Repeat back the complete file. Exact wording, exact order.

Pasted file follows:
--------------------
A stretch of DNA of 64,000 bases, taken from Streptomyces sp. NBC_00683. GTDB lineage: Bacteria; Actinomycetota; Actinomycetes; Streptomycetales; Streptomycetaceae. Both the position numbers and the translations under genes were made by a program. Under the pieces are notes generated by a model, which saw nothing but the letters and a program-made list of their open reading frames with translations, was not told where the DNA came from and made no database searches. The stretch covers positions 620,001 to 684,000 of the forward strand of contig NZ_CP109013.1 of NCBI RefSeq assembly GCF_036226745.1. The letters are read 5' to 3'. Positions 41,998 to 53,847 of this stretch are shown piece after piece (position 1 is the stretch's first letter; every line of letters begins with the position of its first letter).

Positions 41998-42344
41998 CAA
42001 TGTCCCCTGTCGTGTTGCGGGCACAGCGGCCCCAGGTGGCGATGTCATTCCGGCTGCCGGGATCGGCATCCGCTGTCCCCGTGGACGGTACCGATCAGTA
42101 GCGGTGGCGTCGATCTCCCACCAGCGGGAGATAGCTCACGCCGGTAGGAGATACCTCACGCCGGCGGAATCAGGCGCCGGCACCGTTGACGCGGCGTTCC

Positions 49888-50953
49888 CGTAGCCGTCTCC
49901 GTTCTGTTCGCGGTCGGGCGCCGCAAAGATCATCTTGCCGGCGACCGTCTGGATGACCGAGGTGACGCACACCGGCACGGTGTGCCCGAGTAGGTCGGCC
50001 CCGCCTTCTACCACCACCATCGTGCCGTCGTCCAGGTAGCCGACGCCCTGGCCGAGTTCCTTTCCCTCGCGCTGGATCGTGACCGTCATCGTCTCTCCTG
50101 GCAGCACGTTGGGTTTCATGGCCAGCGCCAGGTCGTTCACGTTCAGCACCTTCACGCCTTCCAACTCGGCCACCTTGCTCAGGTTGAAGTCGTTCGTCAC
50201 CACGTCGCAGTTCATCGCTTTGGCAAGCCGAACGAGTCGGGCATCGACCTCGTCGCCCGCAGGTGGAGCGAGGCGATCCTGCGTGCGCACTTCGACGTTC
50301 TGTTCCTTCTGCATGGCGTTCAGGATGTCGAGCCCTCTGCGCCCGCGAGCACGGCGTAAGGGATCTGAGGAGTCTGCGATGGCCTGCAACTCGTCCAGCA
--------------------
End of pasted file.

A stretch of DNA of 64,000 bases, taken from Streptomyces sp. NBC_00683. GTDB lineage: Bacteria; Actinomycetota; Actinomycetes; Streptomycetales; Streptomycetaceae. Both the position numbers and the translations under genes were made by a program. Under the pieces are notes generated by a model, which saw nothing but the letters and a program-made list of their open reading frames with translations, was not told where the DNA came from and made no database searches. The stretch covers positions 620,001 to 684,000 of the forward strand of contig NZ_CP109013.1 of NCBI RefSeq assembly GCF_036226745.1. The letters are read 5' to 3'. Positions 41,998 to 53,847 of this stretch are shown piece after piece (position 1 is the stretch's first letter; every line of letters begins with the position of its first letter).

Positions 41998-42344
41998 CAA
42001 TGTCCCCTGTCGTGTTGCGGGCACAGCGGCCCCAGGTGGCGATGTCATTCCGGCTGCCGGGATCGGCATCCGCTGTCCCCGTGGACGGTACCGATCAGTA
42101 GCGGTGGCGTCGATCTCCCACCAGCGGGAGATAGCTCACGCCGGTAGGAGATACCTCACGCCGGCGGAATCAGGCGCCGGCACCGTTGACGCGGCGTTCC

Positions 49888-50953
49888 CGTAGCCGTCTCC
49901 GTTCTGTTCGCGGTCGGGCGCCGCAAAGATCATCTTGCCGGCGACCGTCTGGATGACCGAGGTGACGCACACCGGCACGGTGTGCCCGAGTAGGTCGGCC
50001 CCGCCTTCTACCACCACCATCGTGCCGTCGTCCAGGTAGCCGACGCCCTGGCCGAGTTCCTTTCCCTCGCGCTGGATCGTGACCGTCATCGTCTCTCCTG
50101 GCAGCACGTTGGGTTTCATGGCCAGCGCCAGGTCGTTCACGTTCAGCACCTTCACGCCTTCCAACTCGGCCACCTTGCTCAGGTTGAAGTCGTTCGTCAC
50201 CACGTCGCAGTTCATCGCTTTGGCAAGCCGAACGAGTCGGGCATCGACCTCGTCGCCCGCAGGTGGAGCGAGGCGATCCTGCGTGCGCACTTCGACGTTC
50301 TGTTCCTTCTGCATGGCGTTCAGGATGTCGAGCCCTCTGCGCCCGCGAGCACGGCGTAAGGGATCTGAGGAGTCTGCGATGGCCTGCAACTCGTCCAGCA